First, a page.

Threat to resign without date can’t be treated as resignation: HCUpdated: Feb 15, 2020 00:30 IST
In a significant order for working individuals, the Bombay high court (HC) has held that a threat to resign in a protest letter cannot be treated as a resignation if the employee has not mentioned the date of the resignation. The order was passed while the court was hearing a petition filed by a BMC employee seeking reinstatement of her services after she was informed by the civic administration that her resignation in the protest letter was accepted from the date she tendered it.
The division bench of justice Nitin Jamdar and justice Makarand Karnik was informed by the petitioner Namita Uparkar, who joined the civic planning and designing department in 2007 as a sub-engineer (civil) and was later transferred to road and traffic department in 2017, when she joined duty on September 29, 2017, she found another officer sitting at the table assigned to her. As the issue remained unresolved despite her protest, she wrote a letter on October 4, the court was told by advocate Joel Carlos who represented Uparkar.
In the letter Uparkar had complained about the “insulting” treatment by the administration officer and alleged that instead of taking action against the errant officer, her action was termed as misconduct. “I consider it proper to tender resignation of my post while maintaining my self- respect,” she had written in the letter.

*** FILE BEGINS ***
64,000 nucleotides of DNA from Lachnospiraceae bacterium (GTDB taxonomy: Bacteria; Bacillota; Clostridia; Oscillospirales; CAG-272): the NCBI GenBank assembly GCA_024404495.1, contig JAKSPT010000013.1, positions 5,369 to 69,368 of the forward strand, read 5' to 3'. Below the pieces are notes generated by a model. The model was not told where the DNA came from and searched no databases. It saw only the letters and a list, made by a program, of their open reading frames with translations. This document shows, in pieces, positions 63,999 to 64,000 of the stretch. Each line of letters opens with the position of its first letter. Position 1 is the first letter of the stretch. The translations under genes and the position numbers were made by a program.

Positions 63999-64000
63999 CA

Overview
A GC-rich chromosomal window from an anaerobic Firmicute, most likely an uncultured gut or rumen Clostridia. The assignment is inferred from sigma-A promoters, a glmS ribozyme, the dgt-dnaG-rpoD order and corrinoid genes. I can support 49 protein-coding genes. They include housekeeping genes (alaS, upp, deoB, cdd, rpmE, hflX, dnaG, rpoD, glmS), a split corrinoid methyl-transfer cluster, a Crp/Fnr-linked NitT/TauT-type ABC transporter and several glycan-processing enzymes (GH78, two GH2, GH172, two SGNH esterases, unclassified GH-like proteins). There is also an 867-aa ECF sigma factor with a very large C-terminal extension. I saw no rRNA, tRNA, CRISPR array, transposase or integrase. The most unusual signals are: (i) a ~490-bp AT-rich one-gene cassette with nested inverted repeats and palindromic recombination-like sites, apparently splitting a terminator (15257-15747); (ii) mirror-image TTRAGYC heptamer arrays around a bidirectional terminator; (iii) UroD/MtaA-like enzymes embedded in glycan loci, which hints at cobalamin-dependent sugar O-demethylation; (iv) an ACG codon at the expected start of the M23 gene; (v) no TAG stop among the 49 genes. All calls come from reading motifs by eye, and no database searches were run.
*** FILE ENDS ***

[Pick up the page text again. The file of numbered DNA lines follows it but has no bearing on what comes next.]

After taking cognisance of the letter on October 9, the corporation issued her a warning. Following this, Uparkar continued with her duties assuming the issue was put to rest. However, on December 15, 2018, Uparkar received a communication from the corporation stating her letter was accepted as her resignation and she was relieved of her duties from that date.
Carlos argued that the corporation had misconstrued the letter, and urged the court to quash the December 2018 communication wherein Uparkar was relieved of her duties.
The advocate representing the civic body, however, said there was nothing wrong with the termination notice as the corporation had viewed Uparikar’s letter, wherein she indicated her intent to resign, following the rules of resignation.
After hearing both the sides, the bench observed, “There is no date mentioned (in Uparikar’s letter) with regards to when the resignation would be effective... There had to be assertion in the letter that the resignation is being tendered with immediate effect, but there is no such assertion. This is a protest letter.” The court further observed that the action of issuing a warning did not indicate that the corporation had treated Uparikar’s letter as a resignation letter.
In light of this, the bench directed the BMC to reinstate the petitioner. However, at the request of the BMC advocate Abhijeet Kandarkar, the bench deferred Uparkar’s resumption of service for eight weeks.